In Patty Campbell's last Horn Book column, The Pottymouth Paradox, she coined two new phrases that may become part of publishing lingo. I don't have the guts to repeat them here because this blog is connected to my website, and I do encourage children to come to said site so there's always the incredibly remote possibility that some ten-year-old will stumble upon this post. But those new terms really are good. And what makes them good is not that they include the f-word (Oops! Sorry kids!) but that they accurately describe what Campbell's describing.
The other interesting thing about this article is that Campbell says that school buyers are more conservative than public library buyers (and the general public in...general..) and that some publishers are trying to tone down language in order to attract those library sales. Or some books will include the language in a trade edition while cleaning up a library edition.
Though I'd heard stories in the past about one particular publisher doing that sort of thing, I wasn't aware that it was happening all that frequently with others.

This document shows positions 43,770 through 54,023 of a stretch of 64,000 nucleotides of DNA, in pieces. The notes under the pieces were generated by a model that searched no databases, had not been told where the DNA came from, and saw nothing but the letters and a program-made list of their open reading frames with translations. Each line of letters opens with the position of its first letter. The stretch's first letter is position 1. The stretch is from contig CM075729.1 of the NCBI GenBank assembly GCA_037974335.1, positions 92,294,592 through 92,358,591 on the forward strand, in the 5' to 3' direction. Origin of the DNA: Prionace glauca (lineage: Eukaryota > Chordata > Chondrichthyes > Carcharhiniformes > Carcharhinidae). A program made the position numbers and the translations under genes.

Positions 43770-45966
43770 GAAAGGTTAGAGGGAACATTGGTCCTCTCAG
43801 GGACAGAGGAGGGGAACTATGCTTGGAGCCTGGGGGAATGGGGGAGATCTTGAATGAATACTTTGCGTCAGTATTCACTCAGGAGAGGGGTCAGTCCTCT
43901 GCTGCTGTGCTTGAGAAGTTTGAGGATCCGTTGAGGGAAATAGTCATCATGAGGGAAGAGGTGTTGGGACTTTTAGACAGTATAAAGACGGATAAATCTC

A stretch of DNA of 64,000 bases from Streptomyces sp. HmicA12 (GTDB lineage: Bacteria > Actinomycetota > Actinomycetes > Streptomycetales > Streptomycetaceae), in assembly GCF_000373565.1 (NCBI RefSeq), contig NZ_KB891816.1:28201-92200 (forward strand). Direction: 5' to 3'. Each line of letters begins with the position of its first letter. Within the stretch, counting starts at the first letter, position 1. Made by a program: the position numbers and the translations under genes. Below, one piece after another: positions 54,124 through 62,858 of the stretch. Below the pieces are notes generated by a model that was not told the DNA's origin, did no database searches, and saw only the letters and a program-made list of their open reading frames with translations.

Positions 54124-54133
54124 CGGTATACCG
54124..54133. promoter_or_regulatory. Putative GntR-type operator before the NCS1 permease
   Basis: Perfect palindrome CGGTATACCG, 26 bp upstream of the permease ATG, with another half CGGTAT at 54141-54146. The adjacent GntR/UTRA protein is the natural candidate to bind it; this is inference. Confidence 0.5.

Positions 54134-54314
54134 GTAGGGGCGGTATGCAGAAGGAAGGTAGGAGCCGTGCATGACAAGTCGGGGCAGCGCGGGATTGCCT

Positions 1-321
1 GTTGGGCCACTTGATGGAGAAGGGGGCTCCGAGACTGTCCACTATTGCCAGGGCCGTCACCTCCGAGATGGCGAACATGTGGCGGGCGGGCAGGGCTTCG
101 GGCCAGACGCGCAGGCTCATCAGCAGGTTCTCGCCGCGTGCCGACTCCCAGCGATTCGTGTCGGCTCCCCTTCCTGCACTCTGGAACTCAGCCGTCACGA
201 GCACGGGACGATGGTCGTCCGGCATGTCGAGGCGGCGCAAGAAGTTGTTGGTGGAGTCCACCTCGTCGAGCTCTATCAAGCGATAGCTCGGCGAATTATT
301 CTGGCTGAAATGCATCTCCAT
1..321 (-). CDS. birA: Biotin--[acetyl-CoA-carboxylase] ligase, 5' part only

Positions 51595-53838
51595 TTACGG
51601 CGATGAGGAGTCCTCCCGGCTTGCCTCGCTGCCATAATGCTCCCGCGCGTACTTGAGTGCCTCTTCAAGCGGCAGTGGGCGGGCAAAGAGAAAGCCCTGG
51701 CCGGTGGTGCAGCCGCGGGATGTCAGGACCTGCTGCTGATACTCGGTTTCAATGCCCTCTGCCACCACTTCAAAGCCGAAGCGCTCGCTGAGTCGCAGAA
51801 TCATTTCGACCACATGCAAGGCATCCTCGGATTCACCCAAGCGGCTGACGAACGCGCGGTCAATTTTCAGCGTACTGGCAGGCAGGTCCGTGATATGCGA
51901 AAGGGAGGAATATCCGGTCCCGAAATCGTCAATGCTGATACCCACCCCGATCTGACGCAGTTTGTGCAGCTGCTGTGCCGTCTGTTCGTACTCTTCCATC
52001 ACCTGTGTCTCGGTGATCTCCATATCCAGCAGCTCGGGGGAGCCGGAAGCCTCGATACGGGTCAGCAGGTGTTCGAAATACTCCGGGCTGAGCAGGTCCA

But enough about that Horn Book article. How can I turn this post around and make it all about me? Let's see...I know! I can tell you my nudie story.
A publishing company that will remain nameless because I'm not stupid and I'm not going to bite the hand that may one day write me another check bought the paperback book club rights to my first book, My Life Among the Aliens. The deal included an option on my next book for Putnam, which ended up being A Year with Butch and Spike. Said company eventually decided not to exercise its option on that book because, as my editor put it, "the full-frontal nudity" in Chapter Three.
No one suggested we make any changes.
We did make changes in Butch and Spike, though, for the German edition. These changes had nothing to do with nudity or language but with cultural differences. There were portions of the book that German readers just wouldn't get. I can't remember what they were now, and I'm too lazy to go hunting through correspondence from years back, but I think we might have dropped a chapter related to Halloween.
Anyway, making changes for that reason didn't seem wrong to me. We weren't talking about people not approving but people not understanding. And, once again, to me writing is all about communication so it made sense to do it.
Intrigued about the frontal nudity in Butch and Spike? Try to find a copy of the book or be sure to enter when I run a contest for a copy of the book sometime this fall.